The project leaders at Oregon State University’s Columbia Basin Agricultural Research Center in Pendleton had just 25 minutes each to explain months, if not years, of science behind their work Tuesday before buses left for another presentation down the road.
A full schedule kept the annual Field Day tour moving quickly as hundreds of local farmers and industry partners learned about work to improve their crops, including experiments in weed control and new alternatives to growing traditional dryland wheat.
Soil scientists talked about the best time for planting biennial canola. Agronomists discussed the possibility of growing quinoa in Eastern Oregon, and researchers demonstrated their eight-rotor drone helicopter for remote sensing of brassica oilseeds.
Interim station director Stephen Machado said OSU Extension hosts these field days to give farmers an idea of where their tax dollars are going, and how the research can help increase their bottom line.
“We are trying to solve agronomic problems here, and trying novel ideas to improve agricultural production,” Machado said.
Machado, along with former station director Steve Petrie and weed scientist Dan Ball, are growing test plots of quinoa on site as a potential dryland crop for the area. Quinoa, typically produced in the Andes Mountains of South America, is highly nutritious.
The challenge is finding an herbicide that can manage weeds without damaging the crop, and timing the harvest to gather as many of the seeds that mature at different times in the same plant.
“Since it’s a new crop, we’re trying to determine the whole package for growers,” Machado said.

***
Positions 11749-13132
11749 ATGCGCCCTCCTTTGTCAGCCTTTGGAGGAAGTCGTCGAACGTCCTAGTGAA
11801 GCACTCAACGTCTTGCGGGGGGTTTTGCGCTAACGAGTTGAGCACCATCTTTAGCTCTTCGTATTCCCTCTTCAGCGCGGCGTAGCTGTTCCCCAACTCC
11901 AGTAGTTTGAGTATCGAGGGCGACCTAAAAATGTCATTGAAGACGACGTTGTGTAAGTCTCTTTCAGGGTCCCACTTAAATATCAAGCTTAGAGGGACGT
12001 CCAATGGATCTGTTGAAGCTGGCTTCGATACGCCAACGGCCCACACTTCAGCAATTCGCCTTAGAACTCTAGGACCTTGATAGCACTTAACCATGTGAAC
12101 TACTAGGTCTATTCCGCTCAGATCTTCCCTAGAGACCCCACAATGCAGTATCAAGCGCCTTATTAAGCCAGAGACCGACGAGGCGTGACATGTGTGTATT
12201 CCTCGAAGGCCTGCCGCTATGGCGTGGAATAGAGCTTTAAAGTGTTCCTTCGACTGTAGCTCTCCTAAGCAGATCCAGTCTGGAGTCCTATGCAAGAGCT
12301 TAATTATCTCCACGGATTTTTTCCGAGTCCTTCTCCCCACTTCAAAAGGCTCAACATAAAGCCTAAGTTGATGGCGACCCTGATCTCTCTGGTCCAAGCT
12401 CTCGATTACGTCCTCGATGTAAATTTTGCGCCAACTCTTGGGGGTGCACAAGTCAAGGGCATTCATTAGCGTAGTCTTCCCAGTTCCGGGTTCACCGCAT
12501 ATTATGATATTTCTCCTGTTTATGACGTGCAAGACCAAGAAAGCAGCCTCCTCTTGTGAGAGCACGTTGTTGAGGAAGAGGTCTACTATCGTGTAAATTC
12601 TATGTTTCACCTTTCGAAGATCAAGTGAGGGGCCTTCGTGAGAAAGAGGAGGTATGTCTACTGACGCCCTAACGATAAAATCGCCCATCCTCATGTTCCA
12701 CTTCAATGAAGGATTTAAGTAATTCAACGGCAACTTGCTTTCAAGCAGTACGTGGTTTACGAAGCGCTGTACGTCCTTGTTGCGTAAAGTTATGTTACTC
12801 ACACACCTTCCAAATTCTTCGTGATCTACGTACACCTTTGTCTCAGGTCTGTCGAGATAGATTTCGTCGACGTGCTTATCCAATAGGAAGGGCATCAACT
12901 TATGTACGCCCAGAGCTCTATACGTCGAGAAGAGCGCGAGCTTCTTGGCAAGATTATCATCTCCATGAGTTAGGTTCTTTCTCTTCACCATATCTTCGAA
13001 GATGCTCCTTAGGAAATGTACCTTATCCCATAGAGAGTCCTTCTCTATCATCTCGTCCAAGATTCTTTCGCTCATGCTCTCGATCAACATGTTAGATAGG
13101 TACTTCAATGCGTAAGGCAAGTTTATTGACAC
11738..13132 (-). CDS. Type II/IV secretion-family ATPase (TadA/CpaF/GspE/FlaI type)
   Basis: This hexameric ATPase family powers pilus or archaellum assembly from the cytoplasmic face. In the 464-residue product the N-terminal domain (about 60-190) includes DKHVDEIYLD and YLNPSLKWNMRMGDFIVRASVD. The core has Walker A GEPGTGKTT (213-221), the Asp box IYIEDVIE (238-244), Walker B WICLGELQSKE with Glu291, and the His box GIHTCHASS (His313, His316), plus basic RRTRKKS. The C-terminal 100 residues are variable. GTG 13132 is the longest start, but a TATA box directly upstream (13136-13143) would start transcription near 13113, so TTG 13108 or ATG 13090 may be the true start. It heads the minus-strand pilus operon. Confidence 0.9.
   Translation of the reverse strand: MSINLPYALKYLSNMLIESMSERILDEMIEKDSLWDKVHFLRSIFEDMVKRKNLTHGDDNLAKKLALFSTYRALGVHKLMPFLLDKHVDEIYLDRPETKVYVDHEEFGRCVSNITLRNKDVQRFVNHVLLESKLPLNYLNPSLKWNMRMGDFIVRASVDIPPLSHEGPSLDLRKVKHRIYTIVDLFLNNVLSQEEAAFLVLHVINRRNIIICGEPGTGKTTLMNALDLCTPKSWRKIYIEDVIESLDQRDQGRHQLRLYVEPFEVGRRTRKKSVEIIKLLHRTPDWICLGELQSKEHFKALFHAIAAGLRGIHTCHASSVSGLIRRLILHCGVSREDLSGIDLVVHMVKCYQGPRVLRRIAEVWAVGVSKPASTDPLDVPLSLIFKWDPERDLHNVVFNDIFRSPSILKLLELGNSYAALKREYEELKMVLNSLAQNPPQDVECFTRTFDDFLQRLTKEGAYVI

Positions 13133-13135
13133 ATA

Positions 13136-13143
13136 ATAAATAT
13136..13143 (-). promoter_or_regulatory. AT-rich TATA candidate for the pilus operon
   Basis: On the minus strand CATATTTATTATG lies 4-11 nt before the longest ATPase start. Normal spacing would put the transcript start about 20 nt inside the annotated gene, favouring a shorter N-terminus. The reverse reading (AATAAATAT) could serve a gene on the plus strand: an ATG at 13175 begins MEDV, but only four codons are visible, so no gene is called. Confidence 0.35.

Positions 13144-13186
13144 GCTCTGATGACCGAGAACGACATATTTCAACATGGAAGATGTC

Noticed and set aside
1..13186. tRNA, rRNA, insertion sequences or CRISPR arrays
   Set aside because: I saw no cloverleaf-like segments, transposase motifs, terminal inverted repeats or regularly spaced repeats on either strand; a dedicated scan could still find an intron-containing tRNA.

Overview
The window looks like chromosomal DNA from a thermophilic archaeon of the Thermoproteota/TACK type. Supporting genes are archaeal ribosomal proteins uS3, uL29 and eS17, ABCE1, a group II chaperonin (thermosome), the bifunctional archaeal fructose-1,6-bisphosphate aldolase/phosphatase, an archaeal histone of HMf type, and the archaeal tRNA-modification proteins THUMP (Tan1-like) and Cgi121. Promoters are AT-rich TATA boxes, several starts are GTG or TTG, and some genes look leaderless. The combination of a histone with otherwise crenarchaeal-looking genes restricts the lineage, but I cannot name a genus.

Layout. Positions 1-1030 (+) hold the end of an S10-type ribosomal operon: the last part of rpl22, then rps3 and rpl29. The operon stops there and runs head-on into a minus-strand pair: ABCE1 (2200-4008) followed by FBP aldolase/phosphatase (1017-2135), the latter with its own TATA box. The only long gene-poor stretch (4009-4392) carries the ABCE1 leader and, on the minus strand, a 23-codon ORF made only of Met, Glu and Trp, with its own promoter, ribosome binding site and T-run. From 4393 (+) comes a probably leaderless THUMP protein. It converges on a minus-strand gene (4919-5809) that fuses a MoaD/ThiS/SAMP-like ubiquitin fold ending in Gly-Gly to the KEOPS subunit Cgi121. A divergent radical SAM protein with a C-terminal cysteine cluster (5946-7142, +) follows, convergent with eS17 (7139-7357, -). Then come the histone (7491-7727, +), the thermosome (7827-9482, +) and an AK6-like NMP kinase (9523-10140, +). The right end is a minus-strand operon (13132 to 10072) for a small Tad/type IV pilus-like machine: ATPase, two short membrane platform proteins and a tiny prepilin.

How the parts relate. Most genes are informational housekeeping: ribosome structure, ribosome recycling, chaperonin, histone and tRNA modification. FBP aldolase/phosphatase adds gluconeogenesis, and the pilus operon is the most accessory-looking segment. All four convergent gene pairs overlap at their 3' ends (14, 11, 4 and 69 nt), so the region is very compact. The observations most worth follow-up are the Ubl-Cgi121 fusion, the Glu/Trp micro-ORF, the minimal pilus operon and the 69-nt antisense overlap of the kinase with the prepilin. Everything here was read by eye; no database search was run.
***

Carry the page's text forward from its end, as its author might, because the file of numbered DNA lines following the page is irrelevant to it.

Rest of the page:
The United Nations named 2013 as the International Year of Quinoa, and a surge in global demand is driving the price as high as $3,200 per ton, according to reports.
Other presentations at Field Day focused on canola and winter field peas in northeast Oregon. OSU soil scientist Don Wysocki and University of Idaho plant breeder Jack Brown ran an experiment last year planting canola in June and July which, with proper fertilization, could net a dependable yield.
“This is a crop we feel has a lot of potential,” he said. “Canola can make just as much (money) as wheat, if you plant it right.”
Winter peas, on the other hand, are more unpredictable in yield but can benefit farm fields by replenishing some nitrogen in the soil, said Kurt Braunwart with Progene Plant Research LLC.
“They fix nitrogen early, and then you can spring plant a new thing,” Braunwart said.
Dan Long and John Sulik, both with the federal Agricultural Research Service, demonstrated their unmanned aerial drone they use to measure the yield and quality of brassica oilseeds that could support increased development of cheaper aviation biofuels.
Guest speakers also briefly mentioned the recent discovery of genetically modified wheat in an Eastern Oregon field. Dan Arp, dean of the OSU’s College of Agricultural Sciences, thanked their scientists who initially tested samples before the U.S. Department of Agriculture took over the investigation.
Blake Rowe, CEO of the Oregon Wheat Growers League and Oregon Wheat Commission, said they continue to await the results of USDA’s findings.
“We’ve tried to deal with what we know,” Rowe said. “When you start speculating, you can get into some worst-case scenarios that are pretty scary.”
Field Day continues Wednesday at the Columbia Basin Agricultural Research Station in Moro.
Contact George Plaven at email@example.com or 541-564-4547.
This story originally appeared in East Oregonian.